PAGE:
Subscribe to RSS

Camera takes 3D photos in the dark

Camera takes 3D photos in the dark

The team captured images of objects, using just single particles of light, known as a photons.

"Billions" of photons would be required to take a photo using the camera on a mobile phone.

The researchers say the technology could be used to help soldiers on combat operations.

Ahmed Kirmani, who wrote the paper containing the findings, said the research has been called "counter-intuitive" as normally the number of photons detected would tell you how bright an image was.

"With only one photon per pixel you would expect the image to be completely featureless," he told the BBC.


Combat advantage

The camera technology already existed and is similar to the Lidar system used by Google for its Streetview service he explained.

Lidar uses laser pulses and the team used the reflected photons to create their 3D image

"We borrowed the principles form this, the detectors can identify single photons but they still need hundreds of thousands to form images. But we took the system to its limit."

Lidar uses a laser to fire pulses of light towards an object in a grid sequence. Each location on the grid corresponds to a pixel in the final image.

Normally the laser would fire a large number of times at each grid position and detect multiple reflected photons.

In contrast the system used by the MIT team moved on to the next position in the grid as soon as it had detected a single photon.

A conventional Lidar system would require about 100 times as many photons to make a similar image to the one the team captured which means the system could provide "substantial savings in energy and time".

The team say the technology could be used in many different fields. It could help ophthalmologists when they want to create an image of a patient's eye without having to shine a bright light in someone's eye.

The research was part funded by the US Defense Advanced Research Projects Agency which commissions research for the Department of Defense. Mr Kirmani said the military could use the technology to allow soldiers to see in the dark, giving them an advantage in combat situations.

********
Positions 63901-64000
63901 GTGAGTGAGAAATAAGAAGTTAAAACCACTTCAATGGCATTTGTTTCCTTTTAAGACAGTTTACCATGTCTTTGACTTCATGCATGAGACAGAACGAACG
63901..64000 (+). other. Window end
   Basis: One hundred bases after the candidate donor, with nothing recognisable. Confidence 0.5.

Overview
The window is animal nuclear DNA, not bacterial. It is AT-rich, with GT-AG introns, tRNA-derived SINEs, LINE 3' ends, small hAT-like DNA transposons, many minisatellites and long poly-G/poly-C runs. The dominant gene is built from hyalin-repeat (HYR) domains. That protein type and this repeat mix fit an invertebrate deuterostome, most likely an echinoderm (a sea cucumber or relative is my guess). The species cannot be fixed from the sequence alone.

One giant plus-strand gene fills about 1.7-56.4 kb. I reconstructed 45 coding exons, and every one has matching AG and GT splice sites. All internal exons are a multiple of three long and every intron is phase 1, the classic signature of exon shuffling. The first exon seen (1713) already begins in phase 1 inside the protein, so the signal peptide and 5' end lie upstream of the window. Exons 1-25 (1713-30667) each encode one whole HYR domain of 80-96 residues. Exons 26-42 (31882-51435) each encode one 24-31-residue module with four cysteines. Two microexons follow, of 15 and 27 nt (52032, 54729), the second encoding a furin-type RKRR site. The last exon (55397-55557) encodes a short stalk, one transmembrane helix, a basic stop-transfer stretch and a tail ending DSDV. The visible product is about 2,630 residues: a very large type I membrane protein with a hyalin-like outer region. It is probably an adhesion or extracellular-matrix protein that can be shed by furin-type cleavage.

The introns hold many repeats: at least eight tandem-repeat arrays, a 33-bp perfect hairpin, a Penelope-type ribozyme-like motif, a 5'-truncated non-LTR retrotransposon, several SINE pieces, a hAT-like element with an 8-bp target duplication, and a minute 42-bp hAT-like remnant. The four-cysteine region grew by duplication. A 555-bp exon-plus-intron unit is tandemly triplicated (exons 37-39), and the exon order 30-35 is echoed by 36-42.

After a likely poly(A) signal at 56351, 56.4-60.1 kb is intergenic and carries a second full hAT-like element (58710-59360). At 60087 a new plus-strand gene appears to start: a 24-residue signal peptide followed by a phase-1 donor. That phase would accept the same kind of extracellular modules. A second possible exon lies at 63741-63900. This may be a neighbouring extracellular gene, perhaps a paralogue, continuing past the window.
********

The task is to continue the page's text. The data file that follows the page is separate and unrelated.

Current 3D imaging techniques require more than single photons unlike the team's new system

"Any technology that enhances a military's ability to navigate, target or engage in near-total darkness would be highly prized. 3D imagery married with existing imagery and navigation technologies could significantly enhance the capabilities currently possessed," said Reed Foster, a defence analyst at IHS.

Eventually, the researchers explain, the technology could be developed to make 3D cameras for mobile phones. The camera requires less light than the ones currently available and therefore uses less power.

0 comments

Other articlesgo to homepage

How to mint your own virtual money

How to mint your own virtual money

That is the name of the virtual crypto-currency I created to see how easy it is to leap on the virtual cash bandwagon. That bandwagon briefly propelled each Bitcoin, the best known crypto-currency, to be worth about $1,200 (£715). Currently each virtual coin trades for much less than half of the value of that November

Big data dividend for small firms?

Big data dividend for small firms?

Is big data – and all the useful insights we can glean from analysing this growing plethora of digital information – solely the preserve of big business? Far from it, comes the resounding answer from a chorus of experts. Big data, and the analytical techniques associated with it, could help give your small business the

Amazon profits thin as expenses jump

Amazon profits thin as expenses jump

The firm said strong sales – which increased by 23% to $19.74bn – helped contribute to the profit growth. "2014 is off to a kinetic start," said Amazon founder and chief executive Jeff Bezos in a statement. However, investors were disappointed by increasing expenses – which rose 23% from a year earlier – and ate

Microsoft earnings beat estimates

Microsoft earnings beat estimates

The software maker's efforts to move further into cloud computing – a move championed by new chief executive Satya Nadella – seem to be paying off. Azure, a cloud computing product, saw revenue grow 150%, Microsoft. The company also said it added 1 million users to its subscription-based Office programme for personal users. Microsoft sold

France mulls GPS car-sharing app ban

France mulls GPS car-sharing app ban

The government is desperate to placate taxi unions which are increasingly frustrated by private lift-sharing schemes. It has drawn up a set of recommendations which include banning such services displaying maps of the location of available cars. One car-sharing start-up said that the recommendation was "bizarre". "This is a big problem for us," said Pierre-Dimitri

read more